[Haskell-cafe] overloaded list literals?

Johannes Waldmann waldmann at imn.htwk-leipzig.de
Mon Sep 6 06:23:35 EDT 2010

I think left-biased (= singly linked) lists
are much overrated in Haskell coding (and teaching).

The language (syntax and Prelude) makes it just too easy to use them,
and old habits (from LISP) die hard.

Sure, lists serve a purpose: 
* they model (infinite, lazy) streams, used
  in the producer/transformer/consumer pattern
* they are an algebraic data type,
  so you can use them to teach recursion ((co-)induction);
but more often, lists are (mis-)used when actually
* you want some efficiently index-able and concat-able sequence type
* or you don't need the indexing, just membership, so you actually want Data.Set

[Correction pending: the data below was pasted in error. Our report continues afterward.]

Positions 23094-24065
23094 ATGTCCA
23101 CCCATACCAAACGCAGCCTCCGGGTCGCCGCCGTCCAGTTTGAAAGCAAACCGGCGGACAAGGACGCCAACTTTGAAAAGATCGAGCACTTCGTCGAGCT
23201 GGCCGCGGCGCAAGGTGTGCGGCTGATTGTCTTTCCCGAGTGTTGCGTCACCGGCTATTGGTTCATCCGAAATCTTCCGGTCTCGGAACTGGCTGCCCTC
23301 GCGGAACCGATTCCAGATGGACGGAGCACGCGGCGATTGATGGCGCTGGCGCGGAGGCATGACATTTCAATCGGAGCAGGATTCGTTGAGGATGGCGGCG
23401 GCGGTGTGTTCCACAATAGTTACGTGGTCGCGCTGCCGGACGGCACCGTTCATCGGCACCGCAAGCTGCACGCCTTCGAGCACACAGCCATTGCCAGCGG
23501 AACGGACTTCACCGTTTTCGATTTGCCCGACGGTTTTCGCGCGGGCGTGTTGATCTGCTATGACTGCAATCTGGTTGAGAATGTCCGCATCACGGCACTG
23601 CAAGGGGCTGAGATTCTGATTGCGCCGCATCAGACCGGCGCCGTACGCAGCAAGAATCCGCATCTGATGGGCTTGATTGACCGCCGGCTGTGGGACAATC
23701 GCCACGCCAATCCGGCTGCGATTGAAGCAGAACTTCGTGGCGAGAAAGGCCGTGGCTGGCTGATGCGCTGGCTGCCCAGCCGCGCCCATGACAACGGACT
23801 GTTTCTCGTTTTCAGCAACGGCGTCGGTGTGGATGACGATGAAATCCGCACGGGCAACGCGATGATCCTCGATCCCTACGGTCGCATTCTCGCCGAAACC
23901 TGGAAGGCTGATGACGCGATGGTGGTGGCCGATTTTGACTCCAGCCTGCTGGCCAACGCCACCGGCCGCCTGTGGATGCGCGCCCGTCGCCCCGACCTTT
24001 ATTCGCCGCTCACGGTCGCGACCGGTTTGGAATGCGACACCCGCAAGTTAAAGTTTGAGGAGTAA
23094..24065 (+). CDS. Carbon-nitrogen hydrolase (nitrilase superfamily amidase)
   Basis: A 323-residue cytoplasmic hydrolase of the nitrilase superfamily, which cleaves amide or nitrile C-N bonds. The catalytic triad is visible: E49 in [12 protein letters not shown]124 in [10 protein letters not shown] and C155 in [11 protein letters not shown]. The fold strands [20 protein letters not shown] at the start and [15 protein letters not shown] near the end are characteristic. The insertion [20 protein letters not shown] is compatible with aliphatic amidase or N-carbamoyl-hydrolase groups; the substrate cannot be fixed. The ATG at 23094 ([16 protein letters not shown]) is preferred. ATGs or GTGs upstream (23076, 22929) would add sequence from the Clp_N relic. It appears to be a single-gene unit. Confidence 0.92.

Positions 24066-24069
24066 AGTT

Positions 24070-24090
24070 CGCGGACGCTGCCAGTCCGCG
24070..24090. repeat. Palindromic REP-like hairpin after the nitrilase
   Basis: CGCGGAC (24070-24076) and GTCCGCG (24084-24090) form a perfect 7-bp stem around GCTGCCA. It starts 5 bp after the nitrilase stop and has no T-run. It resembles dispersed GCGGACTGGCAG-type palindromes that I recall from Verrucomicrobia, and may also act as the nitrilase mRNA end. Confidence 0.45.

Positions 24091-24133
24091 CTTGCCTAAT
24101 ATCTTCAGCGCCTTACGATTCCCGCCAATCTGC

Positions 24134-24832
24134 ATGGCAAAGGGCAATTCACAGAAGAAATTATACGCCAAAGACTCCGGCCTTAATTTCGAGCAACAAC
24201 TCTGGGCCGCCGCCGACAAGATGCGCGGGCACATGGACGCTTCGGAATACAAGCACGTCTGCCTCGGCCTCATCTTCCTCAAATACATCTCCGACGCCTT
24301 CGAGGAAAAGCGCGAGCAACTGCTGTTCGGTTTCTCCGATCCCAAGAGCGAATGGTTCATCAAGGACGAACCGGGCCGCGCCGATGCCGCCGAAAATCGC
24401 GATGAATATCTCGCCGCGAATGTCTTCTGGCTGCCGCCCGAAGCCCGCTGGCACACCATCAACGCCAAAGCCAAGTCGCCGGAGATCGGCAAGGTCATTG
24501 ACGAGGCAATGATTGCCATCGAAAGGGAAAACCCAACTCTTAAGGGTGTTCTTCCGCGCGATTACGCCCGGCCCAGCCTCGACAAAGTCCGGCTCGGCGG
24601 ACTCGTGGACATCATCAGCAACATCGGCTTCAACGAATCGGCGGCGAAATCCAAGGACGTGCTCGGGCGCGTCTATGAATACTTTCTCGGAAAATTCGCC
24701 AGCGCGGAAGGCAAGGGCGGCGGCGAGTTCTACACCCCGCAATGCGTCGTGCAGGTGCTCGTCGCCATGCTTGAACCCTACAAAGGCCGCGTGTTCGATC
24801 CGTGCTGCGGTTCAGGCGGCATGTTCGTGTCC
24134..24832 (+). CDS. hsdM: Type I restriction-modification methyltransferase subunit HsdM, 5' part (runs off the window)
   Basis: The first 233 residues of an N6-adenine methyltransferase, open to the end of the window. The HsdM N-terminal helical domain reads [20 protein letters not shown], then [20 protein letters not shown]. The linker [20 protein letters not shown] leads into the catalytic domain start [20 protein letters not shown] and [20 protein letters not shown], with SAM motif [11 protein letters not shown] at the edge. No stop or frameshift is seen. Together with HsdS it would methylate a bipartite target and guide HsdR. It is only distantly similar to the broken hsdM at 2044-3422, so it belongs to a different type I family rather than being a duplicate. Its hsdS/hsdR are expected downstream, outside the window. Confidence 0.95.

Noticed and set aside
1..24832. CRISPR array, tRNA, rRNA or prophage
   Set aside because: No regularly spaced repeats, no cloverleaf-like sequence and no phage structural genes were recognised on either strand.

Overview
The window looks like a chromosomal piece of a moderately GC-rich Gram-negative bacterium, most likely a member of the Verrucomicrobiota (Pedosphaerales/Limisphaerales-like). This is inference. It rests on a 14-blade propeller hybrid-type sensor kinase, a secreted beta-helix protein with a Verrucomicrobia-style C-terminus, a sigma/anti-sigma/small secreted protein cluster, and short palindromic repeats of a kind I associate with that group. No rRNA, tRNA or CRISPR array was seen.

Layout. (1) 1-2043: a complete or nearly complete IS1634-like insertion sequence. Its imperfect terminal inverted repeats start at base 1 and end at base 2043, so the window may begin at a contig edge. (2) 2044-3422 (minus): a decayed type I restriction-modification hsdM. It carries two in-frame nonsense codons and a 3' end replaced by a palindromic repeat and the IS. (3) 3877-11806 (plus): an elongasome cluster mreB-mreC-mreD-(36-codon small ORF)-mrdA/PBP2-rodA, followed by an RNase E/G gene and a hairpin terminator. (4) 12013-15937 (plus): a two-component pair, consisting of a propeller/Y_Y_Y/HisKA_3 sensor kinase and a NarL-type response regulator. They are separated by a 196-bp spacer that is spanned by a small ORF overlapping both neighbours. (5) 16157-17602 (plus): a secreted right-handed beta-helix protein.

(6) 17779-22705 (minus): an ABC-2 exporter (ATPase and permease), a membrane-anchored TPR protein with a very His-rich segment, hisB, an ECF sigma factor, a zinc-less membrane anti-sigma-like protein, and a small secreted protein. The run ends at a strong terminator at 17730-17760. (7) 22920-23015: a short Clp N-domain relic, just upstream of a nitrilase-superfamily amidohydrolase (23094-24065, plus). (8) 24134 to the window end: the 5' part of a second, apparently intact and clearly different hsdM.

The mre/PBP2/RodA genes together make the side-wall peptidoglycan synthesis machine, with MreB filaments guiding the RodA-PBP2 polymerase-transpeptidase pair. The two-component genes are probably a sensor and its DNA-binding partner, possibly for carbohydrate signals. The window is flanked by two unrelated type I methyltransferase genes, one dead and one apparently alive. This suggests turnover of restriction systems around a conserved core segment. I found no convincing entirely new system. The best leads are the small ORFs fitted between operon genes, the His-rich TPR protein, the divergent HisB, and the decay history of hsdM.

(disregarding strictness and unwanted Ord instances for the moment).
  It is an empirical law that in 90 percent of the cases where 
  a computer science student says "list" he means "set".
* you avoid/forget to tell your students about algebraic data types in general.

Hypothetically now ... 

We have overloaded numerical literals (Num.fromInteger)
and we can overload string literals (IsString.fromString),
so how about using list syntax ( [], : )
for anything list-like (e.g., Data.Sequence)?

Of course some "minor details" would need to be worked out,
like what methods should go in the hypothetical "class IsList"
(is is Foldable?) and what to do about pattern matching
(perhaps we don't need it?)

IIRC there was a time when list comprehension 
would actually mean monad comprehension 
(when there was no "do" notation)
but that's not what I'm getting at here. Or is it?
Do we have a "Haskell museum" of ideas from the past?

Best - J.W.

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